Fixed-Dose Combination Fenofibrate/Pravastatin 160/40 mg Versus Simvastatin 20 mg Monotherapy in Adults With Type 2 Diabetes and Mixed Hyperlipidemia Uncontrolled With Simvastatin 20 mg: A Double-Blind, Randomized Comparative Study
ABSTRACT Patients with type 2 diabetes mellitus and mixed hyperlipidemia have an increased cardiovascular risk and may not achieve recommended LDL-C and non-HDL-C goals on statin monotherapy. This study was designed to obtain regulatory approval of a fenofibrate/pravastatin 160/40 mg fixed-dose combination (FDC) capsule.
The aim of this study was to compare the efficacy and tolerability of this FDC and simvastatin 20 mg in patients with type 2 diabetes.
This multicenter, randomized, double-blind, parallel-arm study was conducted in patients with type 2 diabetes and mixed hyperlipidemia, without cardiovascular disease, and who were not at lipid goals with simvastatin 20 mg monotherapy. After a 6-week run-in period during which patients received simvastatin 20 mg, those with non-HDL-C concentrations ≥130 mg/dL or LDL-C concentrations ≥100 mg/dL and triglyceride concentrations 150 to 600 mg/dL were enrolled. Eligible patients were randomly assigned to receive 12-week treatment with fenofibrate/pravastatin 160/40 mg FDC or simvastatin 20 mg once daily, followed by a 12-week open-label tolerability-assessment period during which all patients received the FDC. The primary efficacy outcome was the mean percentage change in non-HDL-C after 12 weeks. Secondary efficacy outcomes included changes in other lipid and lipoprotein parameters, fibrinogen, and high-sensitivity C-reactive protein. Tolerability was assessed based on the prevalence of adverse events and abnormal laboratory data in each treatment group.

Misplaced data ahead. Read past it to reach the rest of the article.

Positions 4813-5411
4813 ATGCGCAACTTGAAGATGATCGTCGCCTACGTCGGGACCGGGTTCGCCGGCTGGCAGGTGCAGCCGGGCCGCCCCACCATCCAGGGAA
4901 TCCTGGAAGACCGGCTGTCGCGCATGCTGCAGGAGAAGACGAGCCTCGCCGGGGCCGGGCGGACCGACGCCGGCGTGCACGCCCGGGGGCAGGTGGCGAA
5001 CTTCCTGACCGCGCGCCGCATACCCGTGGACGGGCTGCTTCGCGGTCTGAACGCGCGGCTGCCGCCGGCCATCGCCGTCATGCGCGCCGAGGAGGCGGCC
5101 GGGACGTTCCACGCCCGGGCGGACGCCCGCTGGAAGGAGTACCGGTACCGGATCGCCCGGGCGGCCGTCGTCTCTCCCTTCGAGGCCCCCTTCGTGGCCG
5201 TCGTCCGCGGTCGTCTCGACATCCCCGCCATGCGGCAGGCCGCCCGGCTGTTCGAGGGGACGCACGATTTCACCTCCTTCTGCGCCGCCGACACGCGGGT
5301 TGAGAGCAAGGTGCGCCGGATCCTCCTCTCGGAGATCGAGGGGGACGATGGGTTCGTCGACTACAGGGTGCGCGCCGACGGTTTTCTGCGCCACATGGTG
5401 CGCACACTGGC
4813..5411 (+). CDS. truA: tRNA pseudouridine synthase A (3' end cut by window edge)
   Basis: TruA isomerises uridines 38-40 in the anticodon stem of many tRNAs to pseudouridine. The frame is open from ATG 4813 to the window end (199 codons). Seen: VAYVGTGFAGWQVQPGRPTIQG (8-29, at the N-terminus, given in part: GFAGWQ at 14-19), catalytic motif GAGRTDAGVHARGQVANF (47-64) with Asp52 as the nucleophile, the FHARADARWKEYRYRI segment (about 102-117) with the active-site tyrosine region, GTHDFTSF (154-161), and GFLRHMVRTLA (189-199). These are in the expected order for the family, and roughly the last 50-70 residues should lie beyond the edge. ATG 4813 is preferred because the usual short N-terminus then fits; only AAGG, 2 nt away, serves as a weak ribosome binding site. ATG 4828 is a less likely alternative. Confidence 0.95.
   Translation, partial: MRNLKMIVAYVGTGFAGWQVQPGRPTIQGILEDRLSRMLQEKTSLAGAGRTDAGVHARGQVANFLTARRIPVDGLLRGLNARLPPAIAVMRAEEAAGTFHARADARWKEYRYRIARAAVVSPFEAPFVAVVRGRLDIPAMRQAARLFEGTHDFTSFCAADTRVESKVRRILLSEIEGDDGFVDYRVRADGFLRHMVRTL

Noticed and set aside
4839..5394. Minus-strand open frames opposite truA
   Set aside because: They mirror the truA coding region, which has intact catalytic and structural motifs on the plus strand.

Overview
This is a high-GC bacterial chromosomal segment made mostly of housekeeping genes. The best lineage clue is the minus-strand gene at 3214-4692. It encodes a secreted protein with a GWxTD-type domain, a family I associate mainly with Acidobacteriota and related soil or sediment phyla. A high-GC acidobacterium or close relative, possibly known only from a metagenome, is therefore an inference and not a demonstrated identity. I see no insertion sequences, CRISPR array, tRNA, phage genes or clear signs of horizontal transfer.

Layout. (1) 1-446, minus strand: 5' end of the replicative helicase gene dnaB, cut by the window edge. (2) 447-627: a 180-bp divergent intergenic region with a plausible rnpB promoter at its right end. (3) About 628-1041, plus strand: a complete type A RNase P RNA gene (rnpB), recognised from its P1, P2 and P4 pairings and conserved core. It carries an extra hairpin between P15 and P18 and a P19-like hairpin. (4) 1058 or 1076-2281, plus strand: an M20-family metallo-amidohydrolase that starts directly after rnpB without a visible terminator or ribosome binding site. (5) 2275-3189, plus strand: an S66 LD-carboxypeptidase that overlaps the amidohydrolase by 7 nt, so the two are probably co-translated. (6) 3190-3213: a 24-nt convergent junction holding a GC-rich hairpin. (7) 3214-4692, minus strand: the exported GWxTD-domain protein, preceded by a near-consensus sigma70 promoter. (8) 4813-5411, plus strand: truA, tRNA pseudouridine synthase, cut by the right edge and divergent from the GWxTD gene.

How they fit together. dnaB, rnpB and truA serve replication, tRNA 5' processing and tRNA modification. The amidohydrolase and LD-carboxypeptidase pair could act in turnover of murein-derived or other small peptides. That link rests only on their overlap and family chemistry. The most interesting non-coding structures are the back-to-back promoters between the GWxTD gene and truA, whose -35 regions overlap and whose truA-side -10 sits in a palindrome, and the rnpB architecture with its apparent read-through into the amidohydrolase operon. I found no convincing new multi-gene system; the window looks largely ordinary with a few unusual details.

A total of 291 patients were randomized to receive fenofibrate/pravastatin (n= 145) or simvastatin (n = 146). The mean (SD) age of the participants was 56.6 (8.9) years, 48.1% were men, and the body mass index was 31.3 (4.6) kg/m(2). The FDC was associated with a significantly greater reduction in non-HDL-C (primary end point) compared with simvastatin monotherapy (-12.9% [1.8] vs -6.8% [1.8]; P = 0.008). Triglyceride (-28.6% [3.7] vs +5.0% [3.6]; P < 0.001), fibrinogen (-11.5% [1.6] vs +0.3% [1.6]; P < 0.001), and HDL-C (+6.3% [1.3] vs +1.8% [1.3]; P = 0.008) concentrations also were significantly improved with the FDC compared with simvastatin monotherapy. The proportions of patients who achieved the LDL-C target (<100 mg/dL) were not significantly different between the 2 groups. The proportion of patients who achieved the combined end point of non-HDL-C <130 mg/dL and LDL-C <100 mg/dL was significantly greater with fenofibrate/pravastatin compared with simvastatin monotherapy (41 [28.5%] vs 26 [17.9%]; P < 0.05). The prevalences of patients who experienced ≥1 adverse event were not statistically different between the fenofibrate/pravastatin and simvastatin groups (17.2% vs 15.1%). However, compared with simvastatin monotherapy, the combination treatment was associated with significantly greater increases in alanine aminotransferase (+9.6% vs +1.5%; P = 0.03 between groups), creatinine (+13.7% vs +6.8%; P = 0.002 between groups), and homocysteine (+36.5% vs +1.6%; P < 0.001 between groups) concentrations.
In this selected population of adults with type 2 diabetes, the fenofibrate/pravastatin 160/40 mg FDC was associated with significantly greater changes from baseline in non-HDL-C, triglyceride, and HDL-C concentrations compared with simvastatin 20 mg. Both treatments were well tolerated.
Article: Fenofibrate[Show abstract] [Hide abstract]